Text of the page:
Being sprayed by a skunk isn’t the end of the world. It happens here daily at For Fox Sake during baby season and isn’t a big deal. The only impact it has had on my life is that people tend to assume I’m a “smoker” when I go out in public smelling musky. 🤷 But even if you’re so afraid of skunk smells that you think it’s worth an animal’s life, killing them isn’t the answer!

Anyone who’s driven past a deceased skunk on the road knows that skunks usually spray when they die. This sometimes happens because of fear when they try to defend themselves against a person (or pet, or vehicle) and sometimes happens reflexively during or after death. If you shoot, trap, or beat a skunk, you’re going to end up getting sprayed. And you’re also a jerk for doing it, and yes, we’re judging you for it.

A few people avoid the risk of getting sprayed by poisoning skunks rather than shooting or trapping them, but that’s not a solution either. Poison is a terrible way to die, and a poisoned skunk will still usually release musk while it dies. Do you really want to be left with the job of cleaning up a rotting, musky skunk when the unfortunate critter goes under your deck to die? We promise it smells much worse than a live, healthy skunk.

Please learn to coexist with your wild neighbors! But if you do have a skunk family on your property and they’re causing damage, turn to humane methods to encourage them to find an alternative den. Close up all entry points to your home and crawl space. Strong smells like ammonia and Vicks Vaporub tend to be very off-putting to skunks and will also help convince them to leave, and keeping a flashlight or electric lantern on will also discourage them. Killing isn’t the answer.

All About Cooters

After we admitted Opal, our second river cooter patient, we saw a lot of incredibly immature, suggestive, and even offensive comments.

We loved all of them.

Yes, there really are turtles called cooters. That’s their actual name. Tennessee has tons of cooters. Specifically, we’re home to the subspecies known as the Eastern river cooter. It’s a big wet cooter that lives, as the name suggests, mostly in rivers, though it sometimes shows up in lakes and marshes.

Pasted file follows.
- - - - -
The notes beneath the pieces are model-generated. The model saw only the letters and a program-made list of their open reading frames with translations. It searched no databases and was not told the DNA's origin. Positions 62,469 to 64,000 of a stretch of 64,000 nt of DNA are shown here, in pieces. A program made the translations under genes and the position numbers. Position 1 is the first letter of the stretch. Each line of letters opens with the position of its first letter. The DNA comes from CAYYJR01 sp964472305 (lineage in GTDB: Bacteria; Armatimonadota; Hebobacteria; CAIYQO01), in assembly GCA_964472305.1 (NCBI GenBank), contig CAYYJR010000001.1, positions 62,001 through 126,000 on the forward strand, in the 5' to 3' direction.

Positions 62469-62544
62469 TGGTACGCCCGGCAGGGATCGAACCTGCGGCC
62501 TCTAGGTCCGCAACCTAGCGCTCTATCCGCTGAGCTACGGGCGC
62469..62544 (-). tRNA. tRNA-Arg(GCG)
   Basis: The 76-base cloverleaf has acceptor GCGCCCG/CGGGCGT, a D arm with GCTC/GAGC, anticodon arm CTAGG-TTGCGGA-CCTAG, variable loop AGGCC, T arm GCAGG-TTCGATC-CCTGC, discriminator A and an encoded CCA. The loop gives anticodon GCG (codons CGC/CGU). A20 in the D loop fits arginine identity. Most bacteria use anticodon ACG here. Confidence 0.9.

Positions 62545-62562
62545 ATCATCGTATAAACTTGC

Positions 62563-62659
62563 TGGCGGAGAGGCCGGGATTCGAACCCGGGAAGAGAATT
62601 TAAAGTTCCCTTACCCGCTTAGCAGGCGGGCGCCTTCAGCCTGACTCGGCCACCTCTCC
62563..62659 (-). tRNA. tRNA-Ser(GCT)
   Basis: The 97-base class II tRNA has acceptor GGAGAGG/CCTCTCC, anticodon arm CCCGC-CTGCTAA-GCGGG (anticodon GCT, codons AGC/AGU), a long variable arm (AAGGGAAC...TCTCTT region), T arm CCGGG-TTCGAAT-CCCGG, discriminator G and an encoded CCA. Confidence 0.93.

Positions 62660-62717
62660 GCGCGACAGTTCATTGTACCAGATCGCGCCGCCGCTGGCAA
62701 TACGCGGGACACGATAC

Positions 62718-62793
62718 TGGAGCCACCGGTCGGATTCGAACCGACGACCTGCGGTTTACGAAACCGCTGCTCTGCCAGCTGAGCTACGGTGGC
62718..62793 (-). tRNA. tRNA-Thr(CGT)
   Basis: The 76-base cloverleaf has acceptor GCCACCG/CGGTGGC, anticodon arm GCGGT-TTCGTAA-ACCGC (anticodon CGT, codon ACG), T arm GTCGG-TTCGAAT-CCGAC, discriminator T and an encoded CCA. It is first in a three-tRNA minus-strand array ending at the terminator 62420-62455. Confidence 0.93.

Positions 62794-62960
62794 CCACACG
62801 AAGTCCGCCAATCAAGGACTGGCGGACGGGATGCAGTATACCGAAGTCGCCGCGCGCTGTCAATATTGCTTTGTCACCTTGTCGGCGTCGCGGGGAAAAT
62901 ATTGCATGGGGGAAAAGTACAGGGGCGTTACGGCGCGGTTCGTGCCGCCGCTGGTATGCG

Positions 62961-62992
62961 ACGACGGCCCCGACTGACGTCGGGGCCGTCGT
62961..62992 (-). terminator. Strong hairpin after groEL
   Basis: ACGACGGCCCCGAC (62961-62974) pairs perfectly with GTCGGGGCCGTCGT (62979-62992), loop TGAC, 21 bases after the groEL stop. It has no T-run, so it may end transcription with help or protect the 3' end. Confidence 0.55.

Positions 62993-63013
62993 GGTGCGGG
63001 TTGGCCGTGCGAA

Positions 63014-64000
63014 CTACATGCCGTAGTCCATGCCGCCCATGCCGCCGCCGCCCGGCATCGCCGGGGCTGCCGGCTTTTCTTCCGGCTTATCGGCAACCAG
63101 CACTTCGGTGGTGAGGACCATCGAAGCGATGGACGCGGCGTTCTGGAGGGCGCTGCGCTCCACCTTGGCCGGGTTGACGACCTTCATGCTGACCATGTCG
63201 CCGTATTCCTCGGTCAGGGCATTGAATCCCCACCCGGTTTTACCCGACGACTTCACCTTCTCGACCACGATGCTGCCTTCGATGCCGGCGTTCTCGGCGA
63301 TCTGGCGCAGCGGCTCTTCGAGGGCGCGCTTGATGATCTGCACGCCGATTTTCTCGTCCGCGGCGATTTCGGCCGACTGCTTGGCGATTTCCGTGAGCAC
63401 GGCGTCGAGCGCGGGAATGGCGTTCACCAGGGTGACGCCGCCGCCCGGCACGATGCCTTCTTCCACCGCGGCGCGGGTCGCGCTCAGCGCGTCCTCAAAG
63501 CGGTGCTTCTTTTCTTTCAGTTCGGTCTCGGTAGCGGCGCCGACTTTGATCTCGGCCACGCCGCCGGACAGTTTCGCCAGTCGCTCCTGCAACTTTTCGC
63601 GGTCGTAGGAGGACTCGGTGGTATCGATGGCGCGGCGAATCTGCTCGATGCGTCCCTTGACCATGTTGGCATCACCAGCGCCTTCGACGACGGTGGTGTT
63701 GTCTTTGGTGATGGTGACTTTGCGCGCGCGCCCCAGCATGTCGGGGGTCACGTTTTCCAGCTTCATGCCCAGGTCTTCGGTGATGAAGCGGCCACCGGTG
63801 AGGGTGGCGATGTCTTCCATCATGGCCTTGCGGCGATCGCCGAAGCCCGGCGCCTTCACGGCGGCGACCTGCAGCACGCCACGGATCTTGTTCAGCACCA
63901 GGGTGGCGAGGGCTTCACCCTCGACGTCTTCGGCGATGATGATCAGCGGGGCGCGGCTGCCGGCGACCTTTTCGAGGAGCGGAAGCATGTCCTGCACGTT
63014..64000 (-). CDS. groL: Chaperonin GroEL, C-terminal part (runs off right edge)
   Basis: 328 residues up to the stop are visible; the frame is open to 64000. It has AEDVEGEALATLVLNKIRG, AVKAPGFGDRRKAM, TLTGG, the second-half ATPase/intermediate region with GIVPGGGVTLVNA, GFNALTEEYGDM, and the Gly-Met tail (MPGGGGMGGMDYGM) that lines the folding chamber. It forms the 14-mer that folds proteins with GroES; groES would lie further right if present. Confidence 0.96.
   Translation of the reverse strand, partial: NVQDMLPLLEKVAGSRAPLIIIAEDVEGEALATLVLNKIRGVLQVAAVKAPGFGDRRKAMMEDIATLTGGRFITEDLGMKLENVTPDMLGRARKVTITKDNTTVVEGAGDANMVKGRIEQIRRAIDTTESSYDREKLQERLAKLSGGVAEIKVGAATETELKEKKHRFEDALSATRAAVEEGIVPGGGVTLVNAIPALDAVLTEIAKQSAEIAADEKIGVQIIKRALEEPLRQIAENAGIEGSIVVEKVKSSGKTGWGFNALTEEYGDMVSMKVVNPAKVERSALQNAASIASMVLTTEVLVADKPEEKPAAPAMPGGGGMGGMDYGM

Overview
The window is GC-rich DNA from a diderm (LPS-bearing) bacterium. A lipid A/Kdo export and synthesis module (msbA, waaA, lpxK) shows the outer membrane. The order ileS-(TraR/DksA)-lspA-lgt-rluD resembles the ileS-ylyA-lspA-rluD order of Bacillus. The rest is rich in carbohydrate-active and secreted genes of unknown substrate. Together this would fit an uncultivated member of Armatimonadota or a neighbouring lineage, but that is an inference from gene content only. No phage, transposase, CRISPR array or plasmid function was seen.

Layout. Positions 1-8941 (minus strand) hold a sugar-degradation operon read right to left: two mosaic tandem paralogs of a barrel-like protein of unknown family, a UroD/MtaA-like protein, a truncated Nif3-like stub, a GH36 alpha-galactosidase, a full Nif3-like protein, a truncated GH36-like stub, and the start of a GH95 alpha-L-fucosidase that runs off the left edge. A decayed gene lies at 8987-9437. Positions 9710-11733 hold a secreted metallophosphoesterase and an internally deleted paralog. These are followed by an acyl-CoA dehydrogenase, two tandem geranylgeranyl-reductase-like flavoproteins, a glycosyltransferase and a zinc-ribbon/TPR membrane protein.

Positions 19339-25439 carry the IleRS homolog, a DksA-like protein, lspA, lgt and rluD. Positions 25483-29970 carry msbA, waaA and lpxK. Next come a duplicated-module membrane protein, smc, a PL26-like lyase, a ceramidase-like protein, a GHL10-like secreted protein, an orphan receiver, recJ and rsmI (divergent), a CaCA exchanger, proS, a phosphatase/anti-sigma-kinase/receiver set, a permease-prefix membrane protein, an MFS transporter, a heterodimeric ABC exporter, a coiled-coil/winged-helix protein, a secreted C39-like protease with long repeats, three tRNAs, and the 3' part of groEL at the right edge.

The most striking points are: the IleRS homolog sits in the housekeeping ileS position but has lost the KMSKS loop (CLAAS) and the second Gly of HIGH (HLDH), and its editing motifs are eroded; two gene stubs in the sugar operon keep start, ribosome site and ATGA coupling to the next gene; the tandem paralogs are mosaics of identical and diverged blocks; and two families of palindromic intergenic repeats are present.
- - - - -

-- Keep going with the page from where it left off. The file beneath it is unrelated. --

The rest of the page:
River cooters are members of the pond turtle family and are close relatives of pond sliders, map turtles, painted turtles, and (believe it or not!) box turtles. Unlike many of their relatives, cooters are pretty strictly herbivorous and eat mostly algae and other aquatic plants. They help maintain a balanced ecosystem by preventing algae blooms from getting out of hand, which can— if left unchecked— cause whole ecosystems to collapse. We’ve found that our coolers also love flower petals and chopped fruit as treats.

Cooters are in trouble! While they’re not considered to be endangered yet, their populations are declining as a result of habitat loss, pollution, and traffic. These very slow beauties often get hit by cars while crossing roads in search of cleaner habitats or places to lay eggs. Please brake for cooters! If you see a cooter in the road, please help it by carrying it across in the direction it’s already going and then leaving it alone. Never kidnap a cooter from the wild! They require spacious, well-maintained habitats and need to stay in nature where they belong.

Like and share if you love cooters! We sure do!

Don’t Give Breast Milk to Wild Animals

Yes, this is apparently necessary to say. 🤦🏻‍♂️ Every wildlife rehabilitator has at least one story about a baby animal that arrived critically sick after being fed human breast milk. And yes, some people have fed it right from the tap. 😳

Breast is best— as in, human breast milk is best for human babies, raccoon milk is best for raccoon babies, opossum milk is best for opossum babies,
cow’s milk is best for cow babies, and almond milk, presumably, is best for almond babies.

Each mammal’s milk has the exact ratio of fats, sugars, electrolytes, enzymes, bacteria, and proteins made for its own young. When the real deal isn’t an option for a baby of any species, the next-best thing is an appropriate formula, NOT the milk of another species!

There is no wild animal in North America that can thrive on human milk. Human milk is only one-quarter as concentrated as skunk milk, for example, and is too watery to meet their needs. Human breast milk contains only one tenth the amount of protein that a baby raccoon needs to survive, and it has twice the amount of lactose that baby opossums can tolerate. The result of the wrong milk can mean diarrhea, kidney failure, metabolic bone disease, low blood sugar, and even death.

Please don’t do this! If you have extra breast milk, please consider donating it to a milk bank at your local hospital, and if you have a baby animal that needs help, please contact a rehabilitator as quickly as possible.

And, for the sake of everyone’s sanity, please never attach an animal to your nipple. That’s really weird and we really didn’t need those photos.